Pula or Pola (Pola Italian and Istro-Romanian; Colonia Pietas Iulia Pola Pollentia Herculanea; Slovene and Chakavian: Pulj, Polei, Ancient Greek: Πόλαι, Polae) is the largest city in Istria County, Croatia, situated at the southern tip of the Istria peninsula, with a population of 57,460 (2011).
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The French ruse de guerre, sometimes literally translated as ruse of war, is a non-uniform term; generally what is understood by 'ruse of war' can be separated into two groups: the first classifies the phrase purely as an act of military deception against one's opponent; the second emphasizes acts against one's opponent by creative, clever, unorthodox means, sometimes involving force multipliers or superior knowledge.
Saranda or Sarandë (Άγιοι Σαράντα, Agioi Saranda) is a town and municipality in Vlorë County, southern Albania.
A second mate (2nd Mate) or second officer (2O) is a licensed member of the deck department of a merchant ship holding a Second Mates Certificate of Competency, which is issued by the administration.
Ship commissioning is the act or ceremony of placing a ship in active service, and may be regarded as a particular application of the general concepts and practices of project commissioning.
Souda Bay is a bay and natural harbour near the town of Souda on the northwest coast of the Greek island of Crete.
A steam engine is a heat engine that performs mechanical work using steam as its working fluid.
The Strait of Gibraltar (مضيق جبل طارق, Estrecho de Gibraltar) is a narrow strait that connects the Atlantic Ocean to the Mediterranean Sea and separates Gibraltar and Peninsular Spain in Europe from Morocco and Ceuta (Spain) in Africa.
The Strait of Otranto (Kanali i Otrantos; Canale d'Otranto) connects the Adriatic Sea with the Ionian Sea and separates Italy from Albania.
A submarine is a watercraft capable of independent operation underwater.
A light hull (casing in British usage) of a submarine is the outer non-watertight hull which provides a hydrodynamically efficient shape.
A tanker (or tank ship or tankship) is a merchant vessel designed to transport liquids or gases in bulk.
The New York Times (NYT) is an American daily newspaper, founded and continuously published in New York City since September 18, 1851, by the New York Times Company.
The Sound of Music (1959) is a multiple Tony Award–winning musical by Richard Rodgers, lyrics by Oscar Hammerstein II and a book by Howard Lindsay and Russel Crouse.
The Sound of Music is a 1965 American musical drama film produced and directed by Robert Wise and starring Julie Andrews and Christopher Plummer.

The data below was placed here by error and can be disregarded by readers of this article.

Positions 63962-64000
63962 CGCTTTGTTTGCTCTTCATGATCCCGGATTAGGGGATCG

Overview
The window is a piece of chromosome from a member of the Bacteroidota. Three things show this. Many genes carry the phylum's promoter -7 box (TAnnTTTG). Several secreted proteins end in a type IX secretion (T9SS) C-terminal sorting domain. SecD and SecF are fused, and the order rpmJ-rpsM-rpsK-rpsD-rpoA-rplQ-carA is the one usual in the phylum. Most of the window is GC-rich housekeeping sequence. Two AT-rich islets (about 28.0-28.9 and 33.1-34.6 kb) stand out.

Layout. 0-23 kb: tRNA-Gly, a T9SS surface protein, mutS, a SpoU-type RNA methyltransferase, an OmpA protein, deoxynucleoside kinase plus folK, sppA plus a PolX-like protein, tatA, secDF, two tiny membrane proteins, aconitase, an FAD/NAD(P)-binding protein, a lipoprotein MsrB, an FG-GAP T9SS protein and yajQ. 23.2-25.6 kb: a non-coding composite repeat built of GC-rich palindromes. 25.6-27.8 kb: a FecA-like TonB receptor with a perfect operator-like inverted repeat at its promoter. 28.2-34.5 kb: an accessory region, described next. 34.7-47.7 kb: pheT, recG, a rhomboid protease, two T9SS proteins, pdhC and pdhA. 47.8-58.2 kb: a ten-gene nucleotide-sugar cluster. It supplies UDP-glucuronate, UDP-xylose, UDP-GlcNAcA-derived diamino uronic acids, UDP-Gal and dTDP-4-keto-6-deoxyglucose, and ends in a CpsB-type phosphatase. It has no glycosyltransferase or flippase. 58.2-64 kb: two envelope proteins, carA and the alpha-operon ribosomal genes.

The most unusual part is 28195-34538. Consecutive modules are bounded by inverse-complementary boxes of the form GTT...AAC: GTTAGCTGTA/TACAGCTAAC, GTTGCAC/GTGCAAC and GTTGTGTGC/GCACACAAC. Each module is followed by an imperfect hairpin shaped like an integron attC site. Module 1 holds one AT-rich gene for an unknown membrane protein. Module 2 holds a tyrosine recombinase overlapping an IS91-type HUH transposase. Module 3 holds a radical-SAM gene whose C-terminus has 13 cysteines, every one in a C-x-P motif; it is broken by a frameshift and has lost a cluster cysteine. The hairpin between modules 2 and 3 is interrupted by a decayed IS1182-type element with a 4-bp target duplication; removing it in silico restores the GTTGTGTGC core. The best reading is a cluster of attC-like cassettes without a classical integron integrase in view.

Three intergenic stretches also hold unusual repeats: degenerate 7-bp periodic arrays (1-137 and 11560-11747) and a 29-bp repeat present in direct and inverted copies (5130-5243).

The modern torpedo is a self-propelled weapon with an explosive warhead, launched above or below the water surface, propelled underwater towards a target, and designed to detonate either on contact with its target or in proximity to it.
A torpedo boat is a relatively small and fast naval ship designed to carry torpedoes into battle.
A torpedo tube is a cylinder shaped device for launching torpedoes.
Toulon (Provençal Occitan: Tolon in classical norm or Touloun in Mistralian norm) is a city in southern France and a large military harbour on the Mediterranean coast, with a major French naval base.
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A turret deck ship is a type of merchant ship with an unusual hull, designed and built in the late 19th and early 20th centuries.
The U-1 class was a class of two submarines or U-boats built for and operated by the Austro-Hungarian Navy (Kaiserliche und Königliche Kriegsmarine or K.u.K. Kriegsmarine).
The U-3 class was a class of two submarines or U-boats built for and operated by the Austro-Hungarian Navy (Kaiserliche und Königliche Kriegsmarine or K.u.K. Kriegsmarine).
The U-5 class was a class of three submarines or U-boats that were operated by the Austro-Hungarian Navy (Kaiserliche und Königliche Kriegsmarine or K.u.K. Kriegsmarine) before and during World War I. The class was a part of the Austro-Hungarian Navy's efforts to competitively evaluate three foreign submarine designs.
U-boat is the anglicised version of the German word U-Boot, a shortening of Unterseeboot, literally "undersea boat".
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The United States Naval Institute (USNI), based in Annapolis, Maryland, is a private, non-profit, professional military association that seeks to offer independent, nonpartisan forums for debate of national defense and security issues.
The University of Nebraska Press, founded in 1941, is an academic publisher of scholarly and general-interest books.
World War I (WWI or WW1), also known as the First World War or the Great War, was a global war centered in Europe that began on 28 July 1914 and lasted until 11 November 1918.